Some cars are unfairly overshadowed by their more flamboyant brethren, such as the Morris Mini-Minor and the motorsport-linked Cooper S. The same applies to the Triumph 1500 compared with its sportier Dolomite stablemate. Yet, the former once occupied a niche for motorists who wished to combine tradition with BMW aspirations and an East Cheam income.
In true British Leyland fashion, the Dolomite narrative is one of immense complexity, encompassing various body lengths, engines and even a bizarre mix of front- and rear-wheel drive chassis, depending on model.
The original 1300 debuted in September 1965 as Triumph’s first front-wheel-drive-car. Five years later, two models replaced it: the Toledo and the 1500. The former retained the 1.3-litre engine but with simplified trim and rear-wheel-drive. Triumph hoped the Toledo would also appeal to former Herald owners.
The 1500 retained the front-drive layout with a 1,493cc engine, a longer boot and a smart new grille with quad headlights. The Telegraph regarded the new powerplant as an improvement over the 1300’s unit, which they described as “the old Standard 8 engine stretched almost to bursting point”. The 1500 also had a live axle instead of its predecessor’s independent rear suspension, to reduce costs.
On launch, the 1500 cost £1,113 6s 5d, which gained the owner “an interior rich in hedonistic joys”; expectations of decadence were fairly limited in early 1970s suburbia. Somewhat more prosaically, the specification included a cigar lighter, two-speed wipers, a multi-adjustable driver’s seat and a steering column adjustable for height and length.
Autocar thought: “For the family man who can afford it, the car will appeal as much for its comfort as for the prestige it brings.” The launch publicity echoed this view, claiming “a car that will collect jealous glances wherever it appears”. The 1500’s looks were less brash than the Ford Cortina Mk3 1600 GT or the Morris Marina 1.8TC – saloons dismissed by some Triumph owners as transport for area sales managers who resembled Reg Varney from On the Buses.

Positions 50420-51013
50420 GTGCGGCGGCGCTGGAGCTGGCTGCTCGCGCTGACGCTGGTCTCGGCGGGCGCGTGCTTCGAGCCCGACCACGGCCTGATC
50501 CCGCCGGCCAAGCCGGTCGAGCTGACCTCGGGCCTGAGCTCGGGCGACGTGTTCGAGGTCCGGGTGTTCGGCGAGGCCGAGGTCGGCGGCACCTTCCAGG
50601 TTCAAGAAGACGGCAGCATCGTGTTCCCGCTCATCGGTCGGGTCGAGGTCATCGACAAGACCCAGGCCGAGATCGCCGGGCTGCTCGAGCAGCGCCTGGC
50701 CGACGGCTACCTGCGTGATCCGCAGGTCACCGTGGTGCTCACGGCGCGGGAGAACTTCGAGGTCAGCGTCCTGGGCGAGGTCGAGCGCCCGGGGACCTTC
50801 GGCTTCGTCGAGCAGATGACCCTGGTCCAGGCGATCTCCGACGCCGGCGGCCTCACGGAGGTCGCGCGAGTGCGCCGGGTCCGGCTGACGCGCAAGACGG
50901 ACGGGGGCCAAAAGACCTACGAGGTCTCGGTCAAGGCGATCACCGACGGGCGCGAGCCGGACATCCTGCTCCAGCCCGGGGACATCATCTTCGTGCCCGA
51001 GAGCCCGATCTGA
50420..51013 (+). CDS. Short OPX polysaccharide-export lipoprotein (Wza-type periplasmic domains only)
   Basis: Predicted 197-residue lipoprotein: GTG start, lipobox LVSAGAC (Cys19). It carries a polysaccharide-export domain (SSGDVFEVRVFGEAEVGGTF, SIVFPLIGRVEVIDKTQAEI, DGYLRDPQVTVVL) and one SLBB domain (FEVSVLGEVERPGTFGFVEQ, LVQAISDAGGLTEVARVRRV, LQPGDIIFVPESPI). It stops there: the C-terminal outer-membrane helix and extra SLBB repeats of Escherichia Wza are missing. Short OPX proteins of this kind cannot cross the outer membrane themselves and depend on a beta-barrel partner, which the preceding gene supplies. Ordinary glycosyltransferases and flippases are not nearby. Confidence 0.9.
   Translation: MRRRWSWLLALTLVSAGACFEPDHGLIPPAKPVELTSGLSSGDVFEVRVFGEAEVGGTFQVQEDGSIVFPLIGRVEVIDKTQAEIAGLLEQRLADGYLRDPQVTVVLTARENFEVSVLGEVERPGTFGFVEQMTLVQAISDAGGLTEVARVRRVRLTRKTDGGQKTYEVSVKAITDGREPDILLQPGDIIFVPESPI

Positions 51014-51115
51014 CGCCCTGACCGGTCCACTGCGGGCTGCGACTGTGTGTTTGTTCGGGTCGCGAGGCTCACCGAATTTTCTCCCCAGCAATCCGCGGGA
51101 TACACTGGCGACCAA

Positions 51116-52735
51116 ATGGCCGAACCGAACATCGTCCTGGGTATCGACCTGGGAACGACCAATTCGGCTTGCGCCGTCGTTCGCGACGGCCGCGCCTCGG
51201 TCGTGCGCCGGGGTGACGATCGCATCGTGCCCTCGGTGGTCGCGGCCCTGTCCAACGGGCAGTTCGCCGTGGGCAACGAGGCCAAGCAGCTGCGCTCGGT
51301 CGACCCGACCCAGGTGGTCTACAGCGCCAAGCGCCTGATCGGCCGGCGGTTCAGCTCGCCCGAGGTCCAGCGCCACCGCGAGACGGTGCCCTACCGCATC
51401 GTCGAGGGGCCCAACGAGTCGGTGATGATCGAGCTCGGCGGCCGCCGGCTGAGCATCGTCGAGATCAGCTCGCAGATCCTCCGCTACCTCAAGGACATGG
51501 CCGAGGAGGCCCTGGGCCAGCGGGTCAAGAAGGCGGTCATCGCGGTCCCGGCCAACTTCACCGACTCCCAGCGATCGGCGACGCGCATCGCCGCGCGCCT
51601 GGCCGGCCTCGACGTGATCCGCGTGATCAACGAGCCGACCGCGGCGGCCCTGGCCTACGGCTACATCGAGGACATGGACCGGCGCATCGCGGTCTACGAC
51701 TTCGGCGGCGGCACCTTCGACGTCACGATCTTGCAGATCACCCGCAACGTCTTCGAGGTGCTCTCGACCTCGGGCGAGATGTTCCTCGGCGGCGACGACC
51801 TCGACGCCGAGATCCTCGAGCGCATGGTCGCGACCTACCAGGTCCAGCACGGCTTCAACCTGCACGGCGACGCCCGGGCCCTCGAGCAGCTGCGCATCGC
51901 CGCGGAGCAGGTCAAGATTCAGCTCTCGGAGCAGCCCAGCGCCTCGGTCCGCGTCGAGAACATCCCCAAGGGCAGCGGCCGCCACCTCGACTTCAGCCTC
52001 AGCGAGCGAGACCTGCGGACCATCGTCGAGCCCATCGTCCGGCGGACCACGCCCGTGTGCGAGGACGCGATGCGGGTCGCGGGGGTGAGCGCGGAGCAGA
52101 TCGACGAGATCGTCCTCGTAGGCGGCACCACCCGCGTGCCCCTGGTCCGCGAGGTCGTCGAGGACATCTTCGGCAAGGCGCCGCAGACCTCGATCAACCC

The 1500’s main sales points were Michelotti’s styling and level of standard equipment, but the 87mph top speed was not in the Alfa Romeo class. A test by this paper on 16 June 1971 stated: “When fitted with an engine truly worthy of it, the Triumph 1500 will be one of the finest medium saloons on the market.” However, another review complained: “What a pity they have not yet managed to use the 1.7-litre overhead-camshaft engine which they build and deliver to Saab!”
As if in response, in 1972 BL finally introduced the long-delayed Dolomite, which combined the 1500’s body with a slanted four-cylinder, 1,854cc overhead-cam engine driving the rear wheels. The arrival of the Sprint in 1973 further isolated the 1500 as the line-up’s sole front-driven car, so in that autumn the rear-drive 1500TC replaced it after 66,353 units. Triumph heralded the new model with a cinema commercial seemingly inspired by Confessions of a Window Cleaner.
In 1976 BL finally integrated the range with the same body and the 1500TC facelifted as the Dolomite 1500HL. Production ended in 1980, and Kevin Hirst acquired his 1500, one of only 84 survivors, in 2019. He explains: “It had lived at the Lincolnshire Transport Museum for nearly 30 years, and when I bought the Triumph it was in poor condition, a non-runner with many missing parts.”
Hirst restored the 1500 during various Covid lockdowns and by June 2020 it was once again the “1 ½ litre limousine”, to quote the sales copy. Today, he uses it for work in films and television programmes, with his Triumph often appearing in period dramas. Hirst remarks: “Although the 1500 feels a bit heavy compared with my Toledo, it seems lighter than the Dolomite, and the handling is better.”
The 1500 broke no significant grounds, for all its hedonistic cabin. And nor, unlike the Dolomite, did it have any pretensions of being a sports saloon. Instead, it maintained Triumph’s reputation for making pleasant well-furnished saloons as much as sports cars. Plus, it is hard to resist the “matt walnut facia” and the “deep contoured seats”.